Equally absurd and unfounded is another assertion where he says, “the covenant of works does not contemplate man as magistrate and subject, &c.” It manifestly contemplated man in every relation,—more philosophy palmed off on his readers for theology. All that the brother has now to do, is to deny that the covenant of works respects men in their ecclesiastical relations, or that Christ is the representative of man in this relation, and he is one in doctrine with Professor Seward and the neologians of Germany. His doctrines are as really neologian or Neonomian as theirs; the only difference is, they have taken two steps, he only one. But it is impossible for him to defend, and carry out his present philosophical views without becoming a full blooded neologian.


Christian magistracy has its origin in God as the God of grace, because it is as really and truly instituted by him in this character, as ecclesiastical government. The God of grace by the ministry of Jesus Christ instituted both civil and ecclesiastical government. Horn in his introduction to the study of Theology, says, “On the departure of the children of Israel from the land of their oppressors, under the guidance of Moses, Jehovah was pleased to institute a new form of government” Mathew Henry in his comment on Prov. 8:15, 16, says: “Civil government is a divine institution, and those that are intrusted with the administration of it have their commission from Christ: it is a branch of his kingly office, that by him kings reign.” See Scott on the same passage. Again, Ebenezer Erskine, in his sermon on Psalm 2:6, puts civil government, in every sense of the word, both in its institution, and administration under the Mediator. He says, “God in the person of the Son, sustains the place of a Mediator, surety, and redeemer,” and “that in order to the accomplishment of the Son’s undertaking, (as Mediator) ‘all power in heaven and earth is given to him:’ all government is COMMITTED to the Son, angels, men and devils, and all creatures are put under his hand that he may make them subservient to the recovery of that poor contemptible creature man.” Again he says, on the same page, vol. 2, page 524, “his general mediatory kingdom extends itself over heaven, earth and hell.”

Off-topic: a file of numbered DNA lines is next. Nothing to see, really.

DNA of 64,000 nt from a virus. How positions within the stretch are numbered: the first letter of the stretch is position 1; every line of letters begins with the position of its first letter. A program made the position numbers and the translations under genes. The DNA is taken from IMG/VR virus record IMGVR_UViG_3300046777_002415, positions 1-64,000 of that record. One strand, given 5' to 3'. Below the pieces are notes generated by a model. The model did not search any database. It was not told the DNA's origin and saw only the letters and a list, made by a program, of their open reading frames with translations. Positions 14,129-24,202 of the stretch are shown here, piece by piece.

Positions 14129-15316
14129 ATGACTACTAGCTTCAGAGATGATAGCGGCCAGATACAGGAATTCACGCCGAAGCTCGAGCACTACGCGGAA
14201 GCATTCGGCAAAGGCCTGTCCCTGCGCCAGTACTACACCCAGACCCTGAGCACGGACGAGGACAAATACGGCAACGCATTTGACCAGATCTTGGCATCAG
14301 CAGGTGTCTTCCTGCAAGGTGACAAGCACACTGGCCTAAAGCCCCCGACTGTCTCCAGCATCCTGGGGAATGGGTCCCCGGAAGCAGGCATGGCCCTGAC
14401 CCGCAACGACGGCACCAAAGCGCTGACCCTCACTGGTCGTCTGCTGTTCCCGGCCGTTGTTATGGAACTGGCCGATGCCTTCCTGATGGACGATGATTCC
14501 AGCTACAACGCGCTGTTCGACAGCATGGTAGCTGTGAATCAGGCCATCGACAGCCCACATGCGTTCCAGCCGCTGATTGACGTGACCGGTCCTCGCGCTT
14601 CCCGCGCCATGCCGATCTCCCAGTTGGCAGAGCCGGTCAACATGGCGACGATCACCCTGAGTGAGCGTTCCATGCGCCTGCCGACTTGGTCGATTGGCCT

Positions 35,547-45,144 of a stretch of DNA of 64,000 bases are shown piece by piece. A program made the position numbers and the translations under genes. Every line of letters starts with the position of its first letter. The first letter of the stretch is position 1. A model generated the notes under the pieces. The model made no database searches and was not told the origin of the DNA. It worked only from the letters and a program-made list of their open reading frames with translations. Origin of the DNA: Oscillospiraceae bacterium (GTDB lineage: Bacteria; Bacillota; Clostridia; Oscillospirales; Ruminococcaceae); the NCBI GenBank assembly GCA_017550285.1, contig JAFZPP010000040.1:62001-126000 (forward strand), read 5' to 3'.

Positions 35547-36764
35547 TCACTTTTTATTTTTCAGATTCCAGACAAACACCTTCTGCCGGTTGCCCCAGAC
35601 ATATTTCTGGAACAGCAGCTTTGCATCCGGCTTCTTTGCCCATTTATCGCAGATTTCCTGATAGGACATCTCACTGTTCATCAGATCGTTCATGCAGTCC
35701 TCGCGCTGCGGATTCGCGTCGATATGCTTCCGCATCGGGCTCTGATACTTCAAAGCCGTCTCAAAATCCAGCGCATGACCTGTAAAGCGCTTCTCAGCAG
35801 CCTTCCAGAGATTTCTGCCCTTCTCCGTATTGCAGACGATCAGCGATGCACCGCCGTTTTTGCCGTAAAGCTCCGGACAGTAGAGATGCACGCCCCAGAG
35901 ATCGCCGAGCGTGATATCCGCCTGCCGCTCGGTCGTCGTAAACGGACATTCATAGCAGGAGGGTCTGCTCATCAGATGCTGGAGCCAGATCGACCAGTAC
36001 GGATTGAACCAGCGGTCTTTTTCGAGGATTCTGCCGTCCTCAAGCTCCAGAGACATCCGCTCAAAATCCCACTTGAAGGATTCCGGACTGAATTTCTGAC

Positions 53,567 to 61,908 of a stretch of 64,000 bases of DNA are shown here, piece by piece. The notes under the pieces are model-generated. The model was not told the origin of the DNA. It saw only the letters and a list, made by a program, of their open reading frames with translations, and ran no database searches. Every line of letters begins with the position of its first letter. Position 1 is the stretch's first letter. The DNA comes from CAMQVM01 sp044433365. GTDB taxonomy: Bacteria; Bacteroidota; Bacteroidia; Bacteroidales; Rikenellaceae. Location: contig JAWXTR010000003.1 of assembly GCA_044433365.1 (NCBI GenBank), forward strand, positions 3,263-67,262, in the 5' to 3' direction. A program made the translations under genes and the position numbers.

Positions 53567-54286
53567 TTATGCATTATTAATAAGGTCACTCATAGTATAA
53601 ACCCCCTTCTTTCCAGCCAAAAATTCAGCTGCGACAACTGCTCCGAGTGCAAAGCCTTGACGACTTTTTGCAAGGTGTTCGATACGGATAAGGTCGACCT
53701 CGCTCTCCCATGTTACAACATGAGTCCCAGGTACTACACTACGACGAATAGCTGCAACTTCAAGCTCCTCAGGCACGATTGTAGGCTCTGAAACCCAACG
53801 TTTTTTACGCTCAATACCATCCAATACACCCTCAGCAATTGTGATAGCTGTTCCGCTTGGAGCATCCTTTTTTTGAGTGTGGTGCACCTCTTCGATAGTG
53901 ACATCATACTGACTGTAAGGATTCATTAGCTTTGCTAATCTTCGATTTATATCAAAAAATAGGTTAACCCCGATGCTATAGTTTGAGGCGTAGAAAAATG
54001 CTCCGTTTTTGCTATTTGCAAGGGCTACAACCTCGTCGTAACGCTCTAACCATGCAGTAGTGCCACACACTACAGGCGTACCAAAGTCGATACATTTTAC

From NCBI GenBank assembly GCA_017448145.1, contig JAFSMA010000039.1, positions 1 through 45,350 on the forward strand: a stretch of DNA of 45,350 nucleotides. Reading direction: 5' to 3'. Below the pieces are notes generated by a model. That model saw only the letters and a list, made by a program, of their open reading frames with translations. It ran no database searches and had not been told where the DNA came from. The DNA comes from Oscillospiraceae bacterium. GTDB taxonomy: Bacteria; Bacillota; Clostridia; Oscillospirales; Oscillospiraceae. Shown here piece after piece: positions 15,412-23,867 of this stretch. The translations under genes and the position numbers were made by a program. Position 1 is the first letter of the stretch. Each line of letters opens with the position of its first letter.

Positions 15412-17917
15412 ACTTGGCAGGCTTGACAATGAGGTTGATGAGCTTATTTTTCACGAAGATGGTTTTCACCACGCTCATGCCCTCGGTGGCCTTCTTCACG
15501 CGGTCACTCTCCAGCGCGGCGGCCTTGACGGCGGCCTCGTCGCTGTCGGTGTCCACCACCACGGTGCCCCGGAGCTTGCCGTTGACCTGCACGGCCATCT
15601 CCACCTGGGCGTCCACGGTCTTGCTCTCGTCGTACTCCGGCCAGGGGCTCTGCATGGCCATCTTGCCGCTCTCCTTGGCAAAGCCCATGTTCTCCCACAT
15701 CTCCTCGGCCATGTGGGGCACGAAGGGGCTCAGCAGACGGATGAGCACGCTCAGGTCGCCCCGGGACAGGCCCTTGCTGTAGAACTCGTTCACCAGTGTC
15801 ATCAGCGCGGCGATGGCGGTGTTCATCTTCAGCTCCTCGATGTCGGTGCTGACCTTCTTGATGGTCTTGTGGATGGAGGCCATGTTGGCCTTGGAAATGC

But this is not the testimony on which I rely to prove that the God of grace instituted civil government by the ministry of Moses. And it must be kept in mind that Moses, as well as Paul and Peter, acted in all his ministrations as the servant of Jesus Christ, and not as the minister or servant of God essentially considered; for God essentially considered, has no intercourse or converse with fallen man, and God as the God of grace, deals not with fallen man, except through a Mediator. Then all that Moses did, he did as the minister of the Mediator, and not as the minister of God essentially considered. Now that Moses did institute Christian magistracy, or Christian civil government, is plain.